In an article that is part of a series on disenfranchisement, it talks about how Mississippi will become the state that disenfranchises the highest share of its residents.
According to a Sentencing Project report, nearly 10 percent of Mississippi’s otherwise eligible residents were disenfranchised in 2016 because of a past felony conviction.
Mississippi permanently disenfranchises anyone convicted of one of 22 offenses, which range from perjury and theft to murder.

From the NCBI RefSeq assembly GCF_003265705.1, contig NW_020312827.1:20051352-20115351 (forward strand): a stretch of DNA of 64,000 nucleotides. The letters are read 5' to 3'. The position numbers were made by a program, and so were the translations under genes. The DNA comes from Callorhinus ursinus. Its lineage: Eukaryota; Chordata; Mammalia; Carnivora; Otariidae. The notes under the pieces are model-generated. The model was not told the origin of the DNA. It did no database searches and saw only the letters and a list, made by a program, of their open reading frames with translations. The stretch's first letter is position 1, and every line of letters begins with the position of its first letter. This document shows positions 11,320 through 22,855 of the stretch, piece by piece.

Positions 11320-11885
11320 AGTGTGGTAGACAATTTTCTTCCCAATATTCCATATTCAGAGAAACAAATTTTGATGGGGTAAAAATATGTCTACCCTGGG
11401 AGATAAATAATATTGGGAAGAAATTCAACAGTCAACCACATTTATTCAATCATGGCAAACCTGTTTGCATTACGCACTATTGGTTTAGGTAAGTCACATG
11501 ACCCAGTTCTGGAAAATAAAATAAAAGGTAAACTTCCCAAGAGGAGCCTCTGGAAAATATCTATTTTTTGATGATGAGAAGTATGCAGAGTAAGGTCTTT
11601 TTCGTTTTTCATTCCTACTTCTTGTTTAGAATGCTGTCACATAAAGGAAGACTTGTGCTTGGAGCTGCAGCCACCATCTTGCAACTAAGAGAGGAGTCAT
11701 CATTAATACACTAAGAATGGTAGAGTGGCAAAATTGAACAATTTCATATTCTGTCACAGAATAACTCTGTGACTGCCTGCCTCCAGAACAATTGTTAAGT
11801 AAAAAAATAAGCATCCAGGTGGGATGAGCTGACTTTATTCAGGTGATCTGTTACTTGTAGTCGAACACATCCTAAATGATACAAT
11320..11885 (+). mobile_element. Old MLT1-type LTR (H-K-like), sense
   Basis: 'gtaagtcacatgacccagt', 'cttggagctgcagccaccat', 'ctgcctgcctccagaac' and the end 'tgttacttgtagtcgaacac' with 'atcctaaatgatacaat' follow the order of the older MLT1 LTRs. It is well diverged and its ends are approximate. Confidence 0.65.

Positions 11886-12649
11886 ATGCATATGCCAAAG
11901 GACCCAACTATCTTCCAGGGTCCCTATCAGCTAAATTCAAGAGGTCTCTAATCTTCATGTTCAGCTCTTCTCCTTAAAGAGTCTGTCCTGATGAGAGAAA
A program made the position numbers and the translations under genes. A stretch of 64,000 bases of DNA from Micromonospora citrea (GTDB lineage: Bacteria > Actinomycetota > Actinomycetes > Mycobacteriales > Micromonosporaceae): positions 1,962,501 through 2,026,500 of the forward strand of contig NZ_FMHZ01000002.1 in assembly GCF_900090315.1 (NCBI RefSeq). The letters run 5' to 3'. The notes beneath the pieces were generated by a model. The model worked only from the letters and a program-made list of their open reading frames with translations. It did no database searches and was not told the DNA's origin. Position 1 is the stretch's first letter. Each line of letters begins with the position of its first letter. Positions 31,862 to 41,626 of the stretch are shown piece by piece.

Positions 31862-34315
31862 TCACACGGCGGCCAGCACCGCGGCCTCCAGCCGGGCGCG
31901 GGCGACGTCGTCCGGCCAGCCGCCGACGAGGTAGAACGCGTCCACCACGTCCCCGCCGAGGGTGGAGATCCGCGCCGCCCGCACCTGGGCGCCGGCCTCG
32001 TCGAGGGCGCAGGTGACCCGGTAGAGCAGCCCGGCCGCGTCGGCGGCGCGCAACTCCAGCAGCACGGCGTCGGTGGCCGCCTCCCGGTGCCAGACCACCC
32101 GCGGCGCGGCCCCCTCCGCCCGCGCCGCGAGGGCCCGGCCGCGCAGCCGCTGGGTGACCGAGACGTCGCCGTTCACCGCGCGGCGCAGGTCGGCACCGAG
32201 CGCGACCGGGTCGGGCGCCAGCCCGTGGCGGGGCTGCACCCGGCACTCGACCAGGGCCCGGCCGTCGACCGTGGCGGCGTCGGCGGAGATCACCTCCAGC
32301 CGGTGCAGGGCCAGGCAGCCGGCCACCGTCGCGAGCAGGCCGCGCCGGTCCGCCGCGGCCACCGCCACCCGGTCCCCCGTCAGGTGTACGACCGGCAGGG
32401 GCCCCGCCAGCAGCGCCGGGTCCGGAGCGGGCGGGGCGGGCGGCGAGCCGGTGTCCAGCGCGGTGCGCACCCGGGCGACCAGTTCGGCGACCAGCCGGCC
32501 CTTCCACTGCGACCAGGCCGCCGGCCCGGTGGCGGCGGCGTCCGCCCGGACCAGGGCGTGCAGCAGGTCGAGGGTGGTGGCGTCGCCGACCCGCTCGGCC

To get back their voting rights, even after they have completed their sentence, individuals need the governor to issue a pardon or the legislature to adopt legislation in the form of a suffrage bill that enfranchises them individually.
Daniel Nichanian, who writes the series on disenfranchisement, shares his thoughts on the confusion surrounding the disenfranchisement rules and lack of adequate communication on the part of public authorities, which has become a problem, not only in Mississippi but also nationwide.
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